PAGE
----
Formula 1’s new motorsport managing director Ross Brawn says he could not work with former chief Bernie Ecclestone but insists he never made that a condition of taking on the role.
Brawn joined new F1 owner Liberty Media as part of a three-man team alongside new CEO Chase Carey and commercial boss Sean Bratches.
As part of the restructuring, Ecclestone relinquished control and moved to the role of chairman emeritus, with the 86-year-old admitting he now has little to do with the new management.
Former Mercedes team principal Brawn started working for Liberty as a consultant while the American company progressed with its bid for F1 before agreeing to take on a permanent role.
Ecclestone claims Brawn said he would not take the job if he stayed on, but when Brawn was asked in an interview for an upcoming issue of F1 Racing if he made that a condition, he said: “That is not true.
“I mean, I couldn’t work with Bernie, but I never made that a condition.”
Brawn said he and Ecclestone have very different views on how to take F1 forward, which would have made working together challenging.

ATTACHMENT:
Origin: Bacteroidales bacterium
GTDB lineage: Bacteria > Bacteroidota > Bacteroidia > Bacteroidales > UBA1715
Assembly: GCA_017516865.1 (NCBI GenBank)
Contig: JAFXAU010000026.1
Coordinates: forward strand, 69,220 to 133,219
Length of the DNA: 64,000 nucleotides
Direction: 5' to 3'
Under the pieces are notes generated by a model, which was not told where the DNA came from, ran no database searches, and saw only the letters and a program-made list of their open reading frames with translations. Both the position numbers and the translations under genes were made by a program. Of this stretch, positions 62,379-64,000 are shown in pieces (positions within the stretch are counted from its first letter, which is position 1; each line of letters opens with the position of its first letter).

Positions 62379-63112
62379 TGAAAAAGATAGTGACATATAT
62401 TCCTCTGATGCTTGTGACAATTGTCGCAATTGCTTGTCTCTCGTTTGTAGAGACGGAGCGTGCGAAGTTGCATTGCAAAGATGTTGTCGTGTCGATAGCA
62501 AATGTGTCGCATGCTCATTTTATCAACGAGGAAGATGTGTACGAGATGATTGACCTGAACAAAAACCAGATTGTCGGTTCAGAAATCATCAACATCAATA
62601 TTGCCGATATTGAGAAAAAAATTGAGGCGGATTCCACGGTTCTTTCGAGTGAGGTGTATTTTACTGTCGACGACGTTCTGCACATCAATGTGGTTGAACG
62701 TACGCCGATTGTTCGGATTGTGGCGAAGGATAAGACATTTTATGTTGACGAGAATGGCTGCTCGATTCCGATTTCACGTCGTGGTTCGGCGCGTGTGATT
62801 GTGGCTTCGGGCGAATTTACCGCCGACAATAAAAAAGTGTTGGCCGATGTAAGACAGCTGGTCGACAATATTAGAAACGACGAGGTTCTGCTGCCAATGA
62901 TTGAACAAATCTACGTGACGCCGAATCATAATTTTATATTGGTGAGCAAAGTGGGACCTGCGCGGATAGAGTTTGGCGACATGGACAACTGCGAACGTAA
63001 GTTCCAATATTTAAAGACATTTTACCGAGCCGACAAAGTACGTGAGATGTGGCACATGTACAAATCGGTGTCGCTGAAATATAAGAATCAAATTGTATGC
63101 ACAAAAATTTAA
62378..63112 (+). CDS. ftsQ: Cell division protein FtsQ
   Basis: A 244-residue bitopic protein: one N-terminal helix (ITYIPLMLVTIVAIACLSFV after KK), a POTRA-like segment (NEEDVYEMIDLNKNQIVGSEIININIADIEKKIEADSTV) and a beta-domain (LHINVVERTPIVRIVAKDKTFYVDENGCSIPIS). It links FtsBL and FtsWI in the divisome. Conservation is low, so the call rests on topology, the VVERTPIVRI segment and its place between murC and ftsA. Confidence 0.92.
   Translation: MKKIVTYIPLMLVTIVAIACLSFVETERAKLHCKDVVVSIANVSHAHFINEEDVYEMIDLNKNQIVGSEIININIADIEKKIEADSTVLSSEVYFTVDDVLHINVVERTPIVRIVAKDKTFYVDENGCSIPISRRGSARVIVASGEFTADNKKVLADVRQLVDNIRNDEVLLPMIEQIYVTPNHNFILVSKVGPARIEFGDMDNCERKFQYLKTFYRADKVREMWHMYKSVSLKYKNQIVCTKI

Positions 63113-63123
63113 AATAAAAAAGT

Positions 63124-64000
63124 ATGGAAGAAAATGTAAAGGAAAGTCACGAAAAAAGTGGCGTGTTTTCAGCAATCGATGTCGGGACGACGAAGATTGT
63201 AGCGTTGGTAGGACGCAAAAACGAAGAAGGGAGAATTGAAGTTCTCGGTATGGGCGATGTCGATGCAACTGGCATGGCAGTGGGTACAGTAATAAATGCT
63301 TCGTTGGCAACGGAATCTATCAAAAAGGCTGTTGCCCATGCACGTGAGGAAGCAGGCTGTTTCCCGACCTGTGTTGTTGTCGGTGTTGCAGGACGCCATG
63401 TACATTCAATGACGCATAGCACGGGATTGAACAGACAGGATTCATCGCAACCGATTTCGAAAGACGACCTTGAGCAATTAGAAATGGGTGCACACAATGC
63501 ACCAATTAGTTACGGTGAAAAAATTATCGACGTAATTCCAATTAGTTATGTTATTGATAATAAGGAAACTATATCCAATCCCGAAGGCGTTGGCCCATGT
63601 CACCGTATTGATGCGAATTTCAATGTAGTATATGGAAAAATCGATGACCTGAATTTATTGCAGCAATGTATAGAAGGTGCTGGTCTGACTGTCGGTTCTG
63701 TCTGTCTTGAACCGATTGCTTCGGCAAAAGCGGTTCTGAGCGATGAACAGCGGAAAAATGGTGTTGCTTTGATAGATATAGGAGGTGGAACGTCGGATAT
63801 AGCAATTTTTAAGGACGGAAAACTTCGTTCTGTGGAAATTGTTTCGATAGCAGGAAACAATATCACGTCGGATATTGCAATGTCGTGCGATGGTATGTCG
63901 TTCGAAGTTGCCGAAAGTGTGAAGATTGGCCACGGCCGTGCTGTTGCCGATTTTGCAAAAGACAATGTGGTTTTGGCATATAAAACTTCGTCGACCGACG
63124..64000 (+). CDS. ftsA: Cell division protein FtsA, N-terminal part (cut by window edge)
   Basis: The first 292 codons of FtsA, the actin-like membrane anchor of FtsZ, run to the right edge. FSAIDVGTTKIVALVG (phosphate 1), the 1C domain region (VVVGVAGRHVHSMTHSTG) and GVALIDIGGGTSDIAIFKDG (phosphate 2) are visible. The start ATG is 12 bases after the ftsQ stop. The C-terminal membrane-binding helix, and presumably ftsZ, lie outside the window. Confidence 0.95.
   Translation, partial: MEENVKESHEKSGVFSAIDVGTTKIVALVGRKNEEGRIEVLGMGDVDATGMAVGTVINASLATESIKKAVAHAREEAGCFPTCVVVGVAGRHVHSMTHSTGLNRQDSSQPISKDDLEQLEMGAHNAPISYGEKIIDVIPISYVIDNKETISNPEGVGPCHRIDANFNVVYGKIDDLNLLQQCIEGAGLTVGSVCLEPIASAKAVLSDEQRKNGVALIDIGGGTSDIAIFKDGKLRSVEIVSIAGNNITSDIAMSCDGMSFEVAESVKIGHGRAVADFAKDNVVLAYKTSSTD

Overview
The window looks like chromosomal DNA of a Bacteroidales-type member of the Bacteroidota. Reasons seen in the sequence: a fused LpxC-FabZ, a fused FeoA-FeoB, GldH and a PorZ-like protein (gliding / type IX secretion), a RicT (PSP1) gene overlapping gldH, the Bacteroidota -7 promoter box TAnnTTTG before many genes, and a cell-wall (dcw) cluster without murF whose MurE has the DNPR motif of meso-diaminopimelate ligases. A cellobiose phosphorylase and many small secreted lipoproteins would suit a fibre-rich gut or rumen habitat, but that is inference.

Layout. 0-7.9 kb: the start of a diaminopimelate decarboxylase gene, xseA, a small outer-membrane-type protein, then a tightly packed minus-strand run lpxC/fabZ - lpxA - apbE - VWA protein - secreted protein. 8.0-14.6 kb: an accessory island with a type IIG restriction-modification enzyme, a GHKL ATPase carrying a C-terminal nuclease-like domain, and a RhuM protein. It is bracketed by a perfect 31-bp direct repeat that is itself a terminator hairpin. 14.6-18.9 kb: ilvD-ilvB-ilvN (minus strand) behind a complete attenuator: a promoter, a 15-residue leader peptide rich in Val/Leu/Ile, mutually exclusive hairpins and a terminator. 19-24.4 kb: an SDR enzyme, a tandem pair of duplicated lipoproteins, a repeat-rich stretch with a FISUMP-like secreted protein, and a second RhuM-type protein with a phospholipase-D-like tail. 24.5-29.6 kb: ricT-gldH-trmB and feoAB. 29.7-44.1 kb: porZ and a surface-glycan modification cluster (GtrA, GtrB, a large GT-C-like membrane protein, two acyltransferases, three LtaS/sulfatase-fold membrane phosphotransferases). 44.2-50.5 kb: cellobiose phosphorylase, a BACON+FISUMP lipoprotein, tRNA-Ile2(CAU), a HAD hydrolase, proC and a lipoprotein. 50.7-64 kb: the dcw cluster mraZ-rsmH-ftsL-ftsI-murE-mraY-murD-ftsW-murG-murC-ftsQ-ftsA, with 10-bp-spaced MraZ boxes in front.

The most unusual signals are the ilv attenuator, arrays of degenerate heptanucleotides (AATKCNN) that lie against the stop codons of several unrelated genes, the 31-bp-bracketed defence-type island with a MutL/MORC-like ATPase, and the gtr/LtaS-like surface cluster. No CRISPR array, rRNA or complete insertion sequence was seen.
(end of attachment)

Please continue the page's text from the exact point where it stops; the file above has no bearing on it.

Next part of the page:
“It would have been very entertaining to work with Bernie,” he added.
“It wasn’t impossible, but Bernie has done things in his own way over the years and very effectively has done things in his own way over the years.
“But I’ve never seen Bernie with any serious partners, certainly not in terms of running the business.
“He’s had people who’ve helped him with aspects of the business, but I’m not sure that my philosophy of how I think it could go forward necessarily aligns with Bernie’s.
“Bernie was very adept to a reactive approach; mine is the opposite, I want to have a planned and a long-term approach.
“I think Bernie’s famously said: ‘Don’t plan long-term because you don’t know what’s going to be there when you get there.’ ”
Cooperation between F1’s governing body the FIA and commercial rights holder FOM appears to have improved this season, with Brawn hoping that trend continues.
He says FOM will be strongly involved with the regulations, but insisted the ultimate responsibility for the rules would stay with the FIA.
“We’re going to fight our corner - if anything, more strongly in the future than perhaps has been done,” he said.
“That’s not to say that previous management were not interested in that, but it was a bit staccato.
“They came in when there was a crisis, whereas we want to be part of a continuous process to try and improve.
“So we believe we’ve got a role to play and we’ve got a right to get involved in helping shape the regulations for the future.
“But ultimately it’s not our responsibility - that responsibility has to lie with the FIA, because they are the regulatory body.”
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